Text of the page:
Archaeological work ahead of the construction of an events garden at Hamei Yoav, Israel, has uncovered an unusual church-shaped lantern, as well as a 1,500-year-old wine press. The rare artefact, comprising a ceramic model of a church decorated with cross-shaped ‘windows’ and a sloping roof, was found by the Israel Antiquities Authority during the investigation of […]
Clay cylinders from the Jordan Valley, traditionally interpreted as 8,000-year-old ritual ‘phallic objects’, have been reassessed as the earliest-known fire-drills. There is evidence for humans making fire up to a million years ago (see CWA 53), mostly limited to the remains of the fires themselves, but Prof. Naama Goren-Inbar of the Hebrew University of Jerusalem […]
CWA’s Editor in Chief, Andrew Selkirk introduces the editor of Biblical Archaeology Review – the man who broke the embargo on the Dead Sea Scrolls.
Archaeologists from Tel Aviv University have discovered a 3,000-year-old hoard of jewellery while cleaning a prehistoric pot. The vessel was found in 2010 at Tel Meggido, an important Canaanite city-state in northern Israel, but remained uncleaned while awaiting molecular analysis of its contents. When conservators emptied the pot, however, they found a cache of well-preserved […]
Archaeologists have discovered the only Crusader-period Christian inscription to be written in Arabic. The marble engraving, once part of the city wall at Jaffa in Israel, was long-believed to date to the Ottoman period (1517-1917). Now Professor Moshe Sharon and Ami Shrager, of the Hebrew University of Jerusalem, have shown that the text, a unique […]
Researchers at Tel Aviv University have uncovered an ancient royal garden at the site of Ramat Rachel, in the Judean Hills, some two miles from the Old City of Jerusalem. The site dates back to the 7th century BC, and is remarkable for its intricate irrigation system. Features include open channels and closed tunnels, stone […]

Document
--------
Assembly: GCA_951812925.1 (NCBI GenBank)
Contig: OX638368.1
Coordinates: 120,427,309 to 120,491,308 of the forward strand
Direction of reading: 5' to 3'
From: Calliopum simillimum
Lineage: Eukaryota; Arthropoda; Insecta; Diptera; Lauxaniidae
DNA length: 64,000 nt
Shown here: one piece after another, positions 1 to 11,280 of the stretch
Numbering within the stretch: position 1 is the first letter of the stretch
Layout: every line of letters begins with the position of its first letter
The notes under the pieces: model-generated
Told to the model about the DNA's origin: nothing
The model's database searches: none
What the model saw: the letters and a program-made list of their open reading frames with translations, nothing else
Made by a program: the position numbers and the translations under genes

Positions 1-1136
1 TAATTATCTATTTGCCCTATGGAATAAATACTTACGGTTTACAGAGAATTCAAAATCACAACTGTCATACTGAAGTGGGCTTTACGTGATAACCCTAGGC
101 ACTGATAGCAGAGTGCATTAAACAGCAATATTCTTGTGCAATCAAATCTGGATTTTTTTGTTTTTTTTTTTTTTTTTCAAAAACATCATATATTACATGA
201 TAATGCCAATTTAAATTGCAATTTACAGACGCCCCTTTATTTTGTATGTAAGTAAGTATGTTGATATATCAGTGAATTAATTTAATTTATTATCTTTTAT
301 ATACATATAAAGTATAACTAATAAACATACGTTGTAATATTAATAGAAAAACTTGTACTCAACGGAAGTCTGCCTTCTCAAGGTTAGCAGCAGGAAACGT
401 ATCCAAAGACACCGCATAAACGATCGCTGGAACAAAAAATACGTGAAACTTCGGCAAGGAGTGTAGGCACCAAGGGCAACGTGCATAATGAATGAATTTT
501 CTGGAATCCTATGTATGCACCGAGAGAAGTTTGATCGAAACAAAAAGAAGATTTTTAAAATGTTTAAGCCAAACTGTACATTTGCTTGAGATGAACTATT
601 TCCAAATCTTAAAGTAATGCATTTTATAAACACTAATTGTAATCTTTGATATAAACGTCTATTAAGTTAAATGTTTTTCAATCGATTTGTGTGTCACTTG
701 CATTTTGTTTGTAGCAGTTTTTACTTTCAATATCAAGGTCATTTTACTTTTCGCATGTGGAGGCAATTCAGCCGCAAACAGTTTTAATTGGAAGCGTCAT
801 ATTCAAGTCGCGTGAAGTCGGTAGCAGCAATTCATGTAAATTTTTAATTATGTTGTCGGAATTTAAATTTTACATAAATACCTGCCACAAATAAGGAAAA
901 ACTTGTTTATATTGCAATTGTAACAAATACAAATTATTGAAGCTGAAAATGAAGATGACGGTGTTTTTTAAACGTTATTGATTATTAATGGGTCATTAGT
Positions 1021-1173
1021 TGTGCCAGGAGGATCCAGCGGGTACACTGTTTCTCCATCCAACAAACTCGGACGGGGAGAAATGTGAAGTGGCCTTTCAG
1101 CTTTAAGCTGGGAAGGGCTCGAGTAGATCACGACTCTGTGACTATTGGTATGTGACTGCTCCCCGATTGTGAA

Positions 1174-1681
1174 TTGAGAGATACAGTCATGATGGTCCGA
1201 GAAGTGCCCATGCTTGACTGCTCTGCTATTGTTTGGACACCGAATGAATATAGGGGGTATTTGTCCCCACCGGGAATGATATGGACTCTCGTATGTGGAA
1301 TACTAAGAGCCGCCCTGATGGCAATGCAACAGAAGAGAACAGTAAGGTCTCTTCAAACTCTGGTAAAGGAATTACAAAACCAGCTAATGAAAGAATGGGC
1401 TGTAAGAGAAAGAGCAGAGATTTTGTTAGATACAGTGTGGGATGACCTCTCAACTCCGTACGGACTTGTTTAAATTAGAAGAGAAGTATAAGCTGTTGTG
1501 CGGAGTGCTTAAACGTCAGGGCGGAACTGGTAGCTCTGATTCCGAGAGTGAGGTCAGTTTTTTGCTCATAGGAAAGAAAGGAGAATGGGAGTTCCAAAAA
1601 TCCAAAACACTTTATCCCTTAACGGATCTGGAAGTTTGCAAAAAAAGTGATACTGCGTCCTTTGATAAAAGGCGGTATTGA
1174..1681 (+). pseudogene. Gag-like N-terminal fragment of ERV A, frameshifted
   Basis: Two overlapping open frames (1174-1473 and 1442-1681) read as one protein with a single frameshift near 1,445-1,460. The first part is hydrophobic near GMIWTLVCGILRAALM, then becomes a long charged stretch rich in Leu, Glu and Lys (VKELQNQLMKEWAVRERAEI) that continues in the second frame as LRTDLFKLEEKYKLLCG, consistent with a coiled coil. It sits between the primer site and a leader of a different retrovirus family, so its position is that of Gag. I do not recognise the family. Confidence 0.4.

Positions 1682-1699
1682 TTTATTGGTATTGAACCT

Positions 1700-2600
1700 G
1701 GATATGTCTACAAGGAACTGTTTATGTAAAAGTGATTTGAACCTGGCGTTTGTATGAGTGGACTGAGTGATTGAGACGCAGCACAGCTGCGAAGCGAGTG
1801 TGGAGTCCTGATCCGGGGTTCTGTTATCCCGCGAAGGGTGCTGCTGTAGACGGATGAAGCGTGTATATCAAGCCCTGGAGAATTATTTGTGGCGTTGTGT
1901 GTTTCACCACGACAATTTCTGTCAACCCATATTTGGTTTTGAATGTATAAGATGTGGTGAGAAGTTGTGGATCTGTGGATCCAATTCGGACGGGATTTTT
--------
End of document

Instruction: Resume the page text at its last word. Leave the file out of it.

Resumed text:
Archaeologists have found the remains of 71 tortoises and three wild cattle while excavating Hilazon Tachtit Cave, in Galilee, northern Israel. The remains date from 12,000 years ago and are believed to be the earliest evidence yet found for communal feasting. The meat from the tortoises alone would have fed at least 35 people, it […]
In the morning of 15 July 1099, the starving knights of the First Crusade broke through Jerusalem’s defences and stormed the Holy City. Their victory was bloody, and its legacy profound: the foundation of a new Crusader Kingdom of Jerusalem that endured for almost two centuries. While the capital shifted between Jerusalem, Tyre and Acre […]
The DNA of a man who died between 1 and 50 AD, and who was buried in a tomb on the edge of the Old City of Jerusalem, has revealed that he suffered from leprosy – the earliest proven case of the disease. In addition, the shroud in which the leprosy sufferer was buried provides […]
The story of unusual shaped structures thought to have been built by the Israelites upon entering the Land of Canaan.
Five lines of faded characters written in ink and divided by black lines on a scrap of pottery measuring 15 by 15cm are being claimed as the earliest example of Hebrew text yet found.
Fictional accounts may coincide with historical copper mines at Khirbat en-Nahas
The adoption of green beads used for jewllery coincides with the adoption of agriculture
Sea shells and phallic figurines found in Neolithic graves
Beehives dating to the time of Solomon discovered in the Jordan Valley
Our cover story reveals why, contrary to Old Testament teachings, the ‘evil’ Ahab and his father Omri should be regarded as the first kings of Israel
Snapshot of the Dead Sea Scrolls and their relevance to world history.
An exhibition at the Bible Lands Museum in Jerusalem features over a hundred examples of ancient glass from across the Classical World
An exhibition in the Bible Lands Museum, Jerusalem draws together diverse collection of ancient oil lamps